The Third Circuit recently affirmed and vacated in part a district court ruling granting the United States' motion for summary judgment. The case raised, among other things, the issue of whether an individual without any ownership interests in a company can face False Claims Act liability for the company's failure to perform a required act to qualify for reimbursement and whether an unsworn statement is sufficient to create a material issue of fact when weighed against facts admitted during a plea colloquy.
The Department of Justice recently filed a complaint in intervention against Sutter Health and its affiliate Palo Alto Medical Foundation (PAMF) in a False Claims Act suit, alleging that the defendants had knowingly submitted and caused the submission of unsupported diagnosis codes for Medicare Advantage patients in order to increase reimbursements from Medicare. Among other things, Sutter and PAMF allegedly failed to provide any meaningful training to affiliated physicians.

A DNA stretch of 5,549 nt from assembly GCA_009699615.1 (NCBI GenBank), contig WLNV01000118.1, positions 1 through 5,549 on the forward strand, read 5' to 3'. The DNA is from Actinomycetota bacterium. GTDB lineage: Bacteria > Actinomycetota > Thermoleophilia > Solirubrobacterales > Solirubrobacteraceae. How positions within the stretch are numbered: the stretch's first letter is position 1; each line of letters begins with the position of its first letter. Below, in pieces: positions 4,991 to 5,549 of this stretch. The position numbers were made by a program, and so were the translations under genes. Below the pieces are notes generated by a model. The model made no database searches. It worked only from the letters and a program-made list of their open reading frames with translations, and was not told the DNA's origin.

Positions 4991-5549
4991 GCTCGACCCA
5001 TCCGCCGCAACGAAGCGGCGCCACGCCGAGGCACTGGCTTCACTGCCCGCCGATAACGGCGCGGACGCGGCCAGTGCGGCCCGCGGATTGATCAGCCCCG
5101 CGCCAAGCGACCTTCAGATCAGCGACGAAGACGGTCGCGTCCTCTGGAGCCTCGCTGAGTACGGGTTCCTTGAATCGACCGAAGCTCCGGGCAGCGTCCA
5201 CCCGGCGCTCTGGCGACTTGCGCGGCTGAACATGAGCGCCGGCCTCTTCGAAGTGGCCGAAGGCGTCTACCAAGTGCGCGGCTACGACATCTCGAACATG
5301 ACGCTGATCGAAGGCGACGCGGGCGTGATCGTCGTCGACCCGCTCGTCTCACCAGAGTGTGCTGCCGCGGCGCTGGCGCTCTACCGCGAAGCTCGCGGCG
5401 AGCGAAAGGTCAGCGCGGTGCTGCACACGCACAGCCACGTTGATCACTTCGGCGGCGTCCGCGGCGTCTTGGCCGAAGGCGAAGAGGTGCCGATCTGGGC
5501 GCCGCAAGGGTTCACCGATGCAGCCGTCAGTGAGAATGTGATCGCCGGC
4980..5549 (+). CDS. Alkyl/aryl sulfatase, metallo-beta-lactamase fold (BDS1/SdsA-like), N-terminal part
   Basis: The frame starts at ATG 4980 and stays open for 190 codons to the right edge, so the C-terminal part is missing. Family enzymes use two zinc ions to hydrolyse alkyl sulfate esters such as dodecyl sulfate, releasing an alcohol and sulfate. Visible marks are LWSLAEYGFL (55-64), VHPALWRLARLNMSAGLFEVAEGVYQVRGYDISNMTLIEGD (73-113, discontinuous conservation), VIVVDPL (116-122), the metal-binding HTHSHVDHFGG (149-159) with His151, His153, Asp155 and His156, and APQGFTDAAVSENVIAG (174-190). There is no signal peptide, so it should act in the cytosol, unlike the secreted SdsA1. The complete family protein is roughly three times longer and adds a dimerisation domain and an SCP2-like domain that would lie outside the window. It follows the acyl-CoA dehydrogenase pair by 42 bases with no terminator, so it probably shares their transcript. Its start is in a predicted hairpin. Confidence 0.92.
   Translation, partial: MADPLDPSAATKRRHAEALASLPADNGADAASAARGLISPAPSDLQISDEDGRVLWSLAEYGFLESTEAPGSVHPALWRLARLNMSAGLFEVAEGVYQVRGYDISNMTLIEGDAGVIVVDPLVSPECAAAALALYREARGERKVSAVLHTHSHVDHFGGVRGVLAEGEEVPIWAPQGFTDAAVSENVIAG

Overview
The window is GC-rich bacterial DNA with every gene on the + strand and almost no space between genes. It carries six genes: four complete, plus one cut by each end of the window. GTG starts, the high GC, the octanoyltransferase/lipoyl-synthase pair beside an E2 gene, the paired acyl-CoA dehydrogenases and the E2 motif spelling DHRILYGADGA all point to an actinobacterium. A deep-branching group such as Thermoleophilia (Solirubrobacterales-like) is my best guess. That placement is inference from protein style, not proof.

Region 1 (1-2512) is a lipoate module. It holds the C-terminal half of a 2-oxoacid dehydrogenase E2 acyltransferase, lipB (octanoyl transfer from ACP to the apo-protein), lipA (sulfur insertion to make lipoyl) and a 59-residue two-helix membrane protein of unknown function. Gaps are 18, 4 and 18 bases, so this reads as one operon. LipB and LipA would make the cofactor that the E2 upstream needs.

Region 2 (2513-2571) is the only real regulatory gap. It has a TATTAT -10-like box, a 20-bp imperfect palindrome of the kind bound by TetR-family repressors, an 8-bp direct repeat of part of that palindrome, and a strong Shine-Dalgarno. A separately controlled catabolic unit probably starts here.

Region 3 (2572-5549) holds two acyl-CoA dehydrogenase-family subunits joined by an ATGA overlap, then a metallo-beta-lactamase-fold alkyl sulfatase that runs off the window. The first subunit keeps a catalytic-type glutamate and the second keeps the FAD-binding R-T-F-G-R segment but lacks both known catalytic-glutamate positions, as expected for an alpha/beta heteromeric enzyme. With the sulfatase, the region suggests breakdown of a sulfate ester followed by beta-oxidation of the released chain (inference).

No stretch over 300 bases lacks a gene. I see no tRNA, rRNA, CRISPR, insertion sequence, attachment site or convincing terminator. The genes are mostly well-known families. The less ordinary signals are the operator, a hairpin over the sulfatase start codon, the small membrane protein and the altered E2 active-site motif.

The Department of Justice (DOJ) is pursuing a compounding pharmacy and its private equity fund owner, alleging that the pharmacy filed claims with Tricare that were rendered false by alleged kickbacks. However, a magistrate judge has filed an opinion recommending that the False Claims Act claims be dismissed due to the DOJ's failure to adequately plead its claims on either an implied or express certification theory of liability.
A recent US Court of Appeals for the Eighth Circuit decision follows a growing trend among courts in tightening False Claims Act pleading requirements. The court affirmed the dismissal of a qui tam action brought against a non-profit hospital because the relators had failed to meet the particularity standard set out under Rule 9(b) of the Federal Rules of Civil Procedure.